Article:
So, let us focus on the forgetting of someone, be it the object of a failed love relationship or some other reason (a pet). When we lose someone, whether it is a consequence of a relationship breakdown or through death, the resultant emotion is grief. We experience this in the form of, denial, anger, bargaining (what-ifs) and depression and, finally, acceptance. Of course, grief is not a linear process but in its final phase, acceptance, the emotional memories are reconsolidated to form a new perspective of an altered reality! And this reaching of a new reality should be the objective of grief counselling or any other form of emotional therapy. When working with someone coming to terms with a lost loved one, or one once loved, the therapist will have goals and markers of the client's progress. Therapy for grief is not a shortcut or circumvention of the grieving process, contextually, it's not happening as it should and the aim is to help do so.
The objective of therapeutic interventions is to assist the client so that their grief evolves more naturally. However, there is one vital difference between these two types of loss. i.e. a relationship breakdown and death. When someone dies, acceptance is in coming to terms with the fact that they are not coming back. For sure, life will likely never be the same without them but we find ways to go forward with this new reality. However, when it comes to a relationship breakdown, they are not dead and therefore they could come back, if only perceptively! To the degree, we want that outcome, yet knowing it likely won't happen, is potentially the degree to which we seek to forget (erase the memories). But I question if this the healthy choice, should we go through life attempting to forget everything that was unpleasant or emotionally painful? Personally, I do not think this is the correct way of dealing with life.
Generally speaking, people don't want to forget someone, as much as they want to dissociate themselves from the emotional turmoil and pain they experience when remembering them. At certain times, life is something akin to an emotional roller coaster, so the better we become at dealing with life's ebb and flow; the better life gets! It is mostly through an experience we learn our greatest lessons but what would we learn, if every time we faced a challenging moment, we simply chose to forget? That said it can be a useful strategy to occasionally forget to remember and we often do this unwittingly. For example, a friend lets us down, they forget our birthday or we forget an appointment. We can choose to remember that and risk spoiling the relationship or we can choose to forget to remember. Of course, we don't actually forget because the memory is still there. What we actually do is forgive, we make allowances etc. This equates to a derivation of, there but for the grace of God go I!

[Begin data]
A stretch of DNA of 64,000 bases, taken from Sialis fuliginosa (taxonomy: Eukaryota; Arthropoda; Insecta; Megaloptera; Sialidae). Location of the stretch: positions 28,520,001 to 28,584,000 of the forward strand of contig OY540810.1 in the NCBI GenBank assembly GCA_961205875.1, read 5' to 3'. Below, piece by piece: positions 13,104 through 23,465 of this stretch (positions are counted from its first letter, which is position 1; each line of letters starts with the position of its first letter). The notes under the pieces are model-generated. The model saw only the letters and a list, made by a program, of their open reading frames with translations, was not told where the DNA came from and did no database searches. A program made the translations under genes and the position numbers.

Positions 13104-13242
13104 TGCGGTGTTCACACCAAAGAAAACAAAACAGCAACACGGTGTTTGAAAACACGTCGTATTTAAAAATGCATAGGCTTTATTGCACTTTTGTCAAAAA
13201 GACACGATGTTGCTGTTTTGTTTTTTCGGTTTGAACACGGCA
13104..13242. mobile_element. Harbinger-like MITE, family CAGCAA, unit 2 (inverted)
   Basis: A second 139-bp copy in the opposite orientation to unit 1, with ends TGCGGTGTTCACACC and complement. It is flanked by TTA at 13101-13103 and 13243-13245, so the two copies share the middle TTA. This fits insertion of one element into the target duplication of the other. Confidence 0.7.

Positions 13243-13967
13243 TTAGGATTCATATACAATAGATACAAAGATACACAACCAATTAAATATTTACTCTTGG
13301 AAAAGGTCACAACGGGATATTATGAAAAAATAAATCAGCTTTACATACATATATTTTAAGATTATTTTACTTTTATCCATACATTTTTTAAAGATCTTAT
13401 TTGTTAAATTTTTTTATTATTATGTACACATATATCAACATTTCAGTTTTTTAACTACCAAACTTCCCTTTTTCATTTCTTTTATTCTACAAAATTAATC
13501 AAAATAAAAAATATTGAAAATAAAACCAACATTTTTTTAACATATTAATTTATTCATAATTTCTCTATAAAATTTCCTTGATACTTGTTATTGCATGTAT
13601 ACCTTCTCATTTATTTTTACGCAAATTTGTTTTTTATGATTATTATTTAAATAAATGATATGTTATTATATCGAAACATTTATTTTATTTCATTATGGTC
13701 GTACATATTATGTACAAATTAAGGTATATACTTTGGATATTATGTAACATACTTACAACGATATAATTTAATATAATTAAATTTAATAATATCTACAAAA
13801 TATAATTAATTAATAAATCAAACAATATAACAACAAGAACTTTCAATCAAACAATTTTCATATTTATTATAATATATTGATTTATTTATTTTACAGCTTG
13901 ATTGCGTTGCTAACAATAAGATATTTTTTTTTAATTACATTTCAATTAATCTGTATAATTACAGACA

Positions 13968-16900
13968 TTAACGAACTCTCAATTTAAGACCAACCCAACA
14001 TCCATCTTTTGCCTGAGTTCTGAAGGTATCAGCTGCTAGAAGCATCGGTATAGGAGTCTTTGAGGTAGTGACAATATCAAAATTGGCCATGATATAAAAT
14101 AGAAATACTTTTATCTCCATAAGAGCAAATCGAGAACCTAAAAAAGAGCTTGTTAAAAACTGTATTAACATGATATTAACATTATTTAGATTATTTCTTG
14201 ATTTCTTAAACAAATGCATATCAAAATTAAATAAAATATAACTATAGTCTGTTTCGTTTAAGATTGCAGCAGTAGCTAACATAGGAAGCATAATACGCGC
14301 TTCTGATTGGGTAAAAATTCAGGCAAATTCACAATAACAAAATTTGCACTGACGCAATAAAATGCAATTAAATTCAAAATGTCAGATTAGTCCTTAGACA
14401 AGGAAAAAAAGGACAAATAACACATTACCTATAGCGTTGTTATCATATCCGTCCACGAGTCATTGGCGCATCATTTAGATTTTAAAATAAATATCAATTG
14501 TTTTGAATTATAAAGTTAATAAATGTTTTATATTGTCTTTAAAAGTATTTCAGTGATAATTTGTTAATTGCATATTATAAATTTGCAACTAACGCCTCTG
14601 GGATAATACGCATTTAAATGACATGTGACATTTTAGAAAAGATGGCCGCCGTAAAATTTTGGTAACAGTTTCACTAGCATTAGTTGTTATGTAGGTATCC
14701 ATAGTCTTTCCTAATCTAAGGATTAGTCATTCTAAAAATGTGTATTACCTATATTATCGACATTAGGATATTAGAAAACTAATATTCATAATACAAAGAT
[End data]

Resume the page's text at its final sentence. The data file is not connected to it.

So, when working with a client on issues like forgetting, a 'him' or 'her,' I like to explore other options . . . is there a better way? Mostly this is because when a person faces this type of situation, they looking for answers. If forgetting is the only or best option, it suggests that there may be some deeper emotional issues at play. Also, it poses questions for the therapist, e.g. is this the first experience or just another one of many?. It is also not uncommon to find there are similarities in the way they deal with other emotional areas of life. Not so much in the context of them wanting to forget or erase memories. But rather, in the context of struggling with their emotions relating to anything that potentially involves love or close relationships. For example, a lover, relative, friend, colleague or boss etc. So, in situations like this, I focus on looking for other areas of their life where things are not going well or could be better?
Having explored all the options, and assuming it did not work, forgetting someone, as in, nullifying the emotional attachment, is an option. However, experientially I have found that once you help the client over their emotional hurdle, forgetting someone is much less of an issue. Mostly this is a consequence of the absence of the sensory stimulus that activated the memory they want to forget! Sometimes this need to forget someone is associated with a certain desire to lose something of themselves! Usually, this is something that is an uncomfortable or unpleasant memory that manifests from within their deeper self? And often, it is saying more to the client, about themselves, than it says about the lost love!
If, you have someone to forget or a memory you want to erase, why not make an appointment for a free consultation (below)? That way we can take a look at the options, perhaps even discover things from the past that are roadblocks to a happier future?
TEL: +65 9186 3575 Or email firstname.lastname@example.org
#03-17 SUITE 7 SULTAN PLAZA, 100 JALAN SULTAN, SINGAPORE 199001